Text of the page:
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Rare condition meant long bed rest for local woman, premature birth for her son

Posted at 10:53 AM, May 23, 2019
and last updated 2019-05-23 13:38:21-04

KANSAS CITY, Mo. — Marissa, a young woman from Gardner, Kansas, was progressing through her first pregnancy when she was diagnosed with a relatively rare condition called placenta previa. It affects roughly one in 200 women.

During pregnancy, the placenta attaches to the wall of the uterus and supplies the baby with food and oxygen through the umbilical cord. Placenta previa is a condition in which the placenta actually lies very low in the uterus and covers all or part of the cervix.

"So in the case of a baby facing delivery, there is a placenta in the way," Dr. Thomas Stapley, a neonatology physician at Overland Park Regional Medical Center, said. "They are going to keep a close eye on that because if mom goes into labor, the last thing she needs to do is have a vaginal delivery where now we're risking significant blood loss."

It meant bed rest, in the hospital, for Marissa. She spent five weeks in Overland Park Regional Medical Center's antepartum unit until her baby was born in early April, almost 10 weeks before his due date.

"It got to the point where the contractions weren't stopping and neither was the bleeding so they called up the doctor," Marissa said.

Marissa was facing this at-risk pregnancy, weeks of bed rest, then a premature birth, without her husband Marcus. He's a United States Marine, stationed in North Carolina.

Marcus was able to come home on emergency leave to meet his little boy Easton. But now, he's gone again, not due home for a couple of weeks.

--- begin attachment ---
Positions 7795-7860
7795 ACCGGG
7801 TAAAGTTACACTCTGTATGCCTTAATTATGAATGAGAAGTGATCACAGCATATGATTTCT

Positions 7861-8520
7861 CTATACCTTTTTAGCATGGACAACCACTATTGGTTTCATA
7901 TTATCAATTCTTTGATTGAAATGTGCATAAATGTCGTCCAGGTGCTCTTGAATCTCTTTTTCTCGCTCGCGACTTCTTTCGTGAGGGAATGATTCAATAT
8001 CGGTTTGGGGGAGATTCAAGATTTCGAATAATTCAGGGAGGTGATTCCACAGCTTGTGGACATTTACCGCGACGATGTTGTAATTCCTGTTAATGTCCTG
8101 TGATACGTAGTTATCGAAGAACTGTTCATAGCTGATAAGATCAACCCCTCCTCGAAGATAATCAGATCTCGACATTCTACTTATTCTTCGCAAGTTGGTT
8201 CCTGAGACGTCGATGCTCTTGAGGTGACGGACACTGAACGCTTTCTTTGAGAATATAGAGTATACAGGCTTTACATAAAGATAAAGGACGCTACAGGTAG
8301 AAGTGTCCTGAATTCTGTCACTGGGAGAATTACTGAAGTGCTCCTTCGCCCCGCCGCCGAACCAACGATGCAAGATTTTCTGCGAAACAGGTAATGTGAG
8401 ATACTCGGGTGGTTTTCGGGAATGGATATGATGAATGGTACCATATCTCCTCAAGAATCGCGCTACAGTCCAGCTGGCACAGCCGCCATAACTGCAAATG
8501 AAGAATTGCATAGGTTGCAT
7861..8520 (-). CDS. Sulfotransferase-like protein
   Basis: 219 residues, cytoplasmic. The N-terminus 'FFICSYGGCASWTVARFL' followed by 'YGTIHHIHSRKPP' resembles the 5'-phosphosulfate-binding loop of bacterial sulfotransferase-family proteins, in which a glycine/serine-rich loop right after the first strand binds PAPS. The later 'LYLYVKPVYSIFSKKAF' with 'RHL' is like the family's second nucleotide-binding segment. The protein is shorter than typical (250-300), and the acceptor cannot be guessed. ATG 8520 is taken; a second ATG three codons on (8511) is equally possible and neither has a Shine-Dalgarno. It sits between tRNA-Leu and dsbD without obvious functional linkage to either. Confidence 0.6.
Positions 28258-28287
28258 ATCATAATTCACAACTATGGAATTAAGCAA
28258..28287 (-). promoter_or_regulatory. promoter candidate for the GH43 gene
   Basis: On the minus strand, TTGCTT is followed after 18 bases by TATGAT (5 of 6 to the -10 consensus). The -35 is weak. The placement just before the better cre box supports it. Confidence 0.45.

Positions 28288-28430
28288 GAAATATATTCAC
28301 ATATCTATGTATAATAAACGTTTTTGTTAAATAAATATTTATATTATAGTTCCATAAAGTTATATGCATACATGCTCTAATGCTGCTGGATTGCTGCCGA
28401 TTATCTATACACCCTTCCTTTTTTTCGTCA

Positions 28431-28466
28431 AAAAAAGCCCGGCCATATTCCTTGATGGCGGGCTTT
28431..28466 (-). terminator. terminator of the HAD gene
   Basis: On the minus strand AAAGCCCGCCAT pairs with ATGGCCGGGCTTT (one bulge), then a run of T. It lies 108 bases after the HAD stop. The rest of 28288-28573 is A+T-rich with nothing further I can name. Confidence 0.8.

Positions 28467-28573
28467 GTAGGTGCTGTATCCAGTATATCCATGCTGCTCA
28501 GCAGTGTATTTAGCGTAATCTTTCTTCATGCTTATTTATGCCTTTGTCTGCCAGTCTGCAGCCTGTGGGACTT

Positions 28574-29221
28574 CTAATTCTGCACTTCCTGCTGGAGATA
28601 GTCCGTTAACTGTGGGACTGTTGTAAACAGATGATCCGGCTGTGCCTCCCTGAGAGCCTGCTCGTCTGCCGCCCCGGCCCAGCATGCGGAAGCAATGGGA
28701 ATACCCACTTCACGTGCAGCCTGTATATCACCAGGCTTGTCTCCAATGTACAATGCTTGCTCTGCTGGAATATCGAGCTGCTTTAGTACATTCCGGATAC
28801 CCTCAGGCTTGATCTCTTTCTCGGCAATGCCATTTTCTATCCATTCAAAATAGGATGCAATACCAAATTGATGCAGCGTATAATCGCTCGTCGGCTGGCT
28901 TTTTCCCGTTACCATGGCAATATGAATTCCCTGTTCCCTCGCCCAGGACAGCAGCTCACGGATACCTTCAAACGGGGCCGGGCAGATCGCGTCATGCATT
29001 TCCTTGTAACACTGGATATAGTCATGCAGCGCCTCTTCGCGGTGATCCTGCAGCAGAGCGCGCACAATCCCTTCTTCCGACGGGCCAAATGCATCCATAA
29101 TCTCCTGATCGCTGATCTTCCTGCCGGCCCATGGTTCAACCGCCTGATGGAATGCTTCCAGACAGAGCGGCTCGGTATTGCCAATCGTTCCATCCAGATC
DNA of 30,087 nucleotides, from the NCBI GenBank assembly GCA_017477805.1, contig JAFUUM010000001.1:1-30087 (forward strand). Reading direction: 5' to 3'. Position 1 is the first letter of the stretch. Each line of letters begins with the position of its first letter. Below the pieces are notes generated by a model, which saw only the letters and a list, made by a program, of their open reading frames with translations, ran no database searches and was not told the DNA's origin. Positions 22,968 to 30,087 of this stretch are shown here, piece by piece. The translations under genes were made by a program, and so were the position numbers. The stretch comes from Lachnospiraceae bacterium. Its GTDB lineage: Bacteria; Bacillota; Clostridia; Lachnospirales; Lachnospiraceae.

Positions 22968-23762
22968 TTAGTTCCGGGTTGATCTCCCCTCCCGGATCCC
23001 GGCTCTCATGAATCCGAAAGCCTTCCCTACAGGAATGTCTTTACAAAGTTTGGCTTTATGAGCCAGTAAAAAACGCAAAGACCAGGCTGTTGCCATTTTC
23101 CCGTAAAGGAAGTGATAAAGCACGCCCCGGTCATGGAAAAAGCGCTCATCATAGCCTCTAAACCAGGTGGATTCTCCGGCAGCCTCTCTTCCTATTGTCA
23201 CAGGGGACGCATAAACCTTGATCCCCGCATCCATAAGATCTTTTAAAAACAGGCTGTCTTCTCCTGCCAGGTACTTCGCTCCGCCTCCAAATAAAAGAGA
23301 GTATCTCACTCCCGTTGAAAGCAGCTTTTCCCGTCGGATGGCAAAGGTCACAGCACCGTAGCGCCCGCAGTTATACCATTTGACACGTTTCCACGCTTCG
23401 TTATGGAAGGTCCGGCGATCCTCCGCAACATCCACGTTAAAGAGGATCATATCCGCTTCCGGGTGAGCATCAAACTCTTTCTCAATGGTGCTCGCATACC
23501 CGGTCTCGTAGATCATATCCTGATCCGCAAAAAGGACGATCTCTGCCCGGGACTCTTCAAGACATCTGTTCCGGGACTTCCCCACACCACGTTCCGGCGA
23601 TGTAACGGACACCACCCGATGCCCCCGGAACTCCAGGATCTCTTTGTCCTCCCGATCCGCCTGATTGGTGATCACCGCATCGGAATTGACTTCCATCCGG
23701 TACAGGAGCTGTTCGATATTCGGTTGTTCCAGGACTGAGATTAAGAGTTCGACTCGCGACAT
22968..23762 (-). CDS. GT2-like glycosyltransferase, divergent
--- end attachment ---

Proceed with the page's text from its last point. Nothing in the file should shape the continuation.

Marissa spends hours a day, often alone, in a little room in the hospital's Neonatal Intensive Care Unit, holding their little boy, or pumping breast milk for him every two to three hours. Facetime calls happen as often as possible.

"I want to be able to be updated as much as possible with everything that's going on, and I'm not there to see him and hold him and watch how he's gaining weight and everything else like mom can," Marcus said. "It's a little bit of a bummer, but I know that he's in good hands and that everything's going to be alright."

The hospital is working on something to help dads like Marcus. Thanks to a gift from Circle of Hope, they're installing cameras so parents can check in on their baby in those excruciating hours when they can't be at the hospital.

Easton's doing his part too. Born at just three pounds in early April, he's now up to almost seven pounds.

And thankfully, success stories like this are happening more and more in the last two generations.

"The mortality rate, meaning the percentage of people who didn't survive when delivered at 28 weeks of gestation was 95 percent," Stapley said. "They were not expected to survive. Today, the mortality rate of babies born at 28 weeks is less than 5 percent. The great majority of those babies survive and do well."

In Marissa's case, this was a diagnosis, and an experience, she says will make her a much stronger mom.

"Every single day is a huge progress," Marissa said. "They just develop so quickly, and they progress so quickly. Really, it's worth anything you have to go through to have this baby. I would go through it a billion times just for the same thing to happen again for this little baby."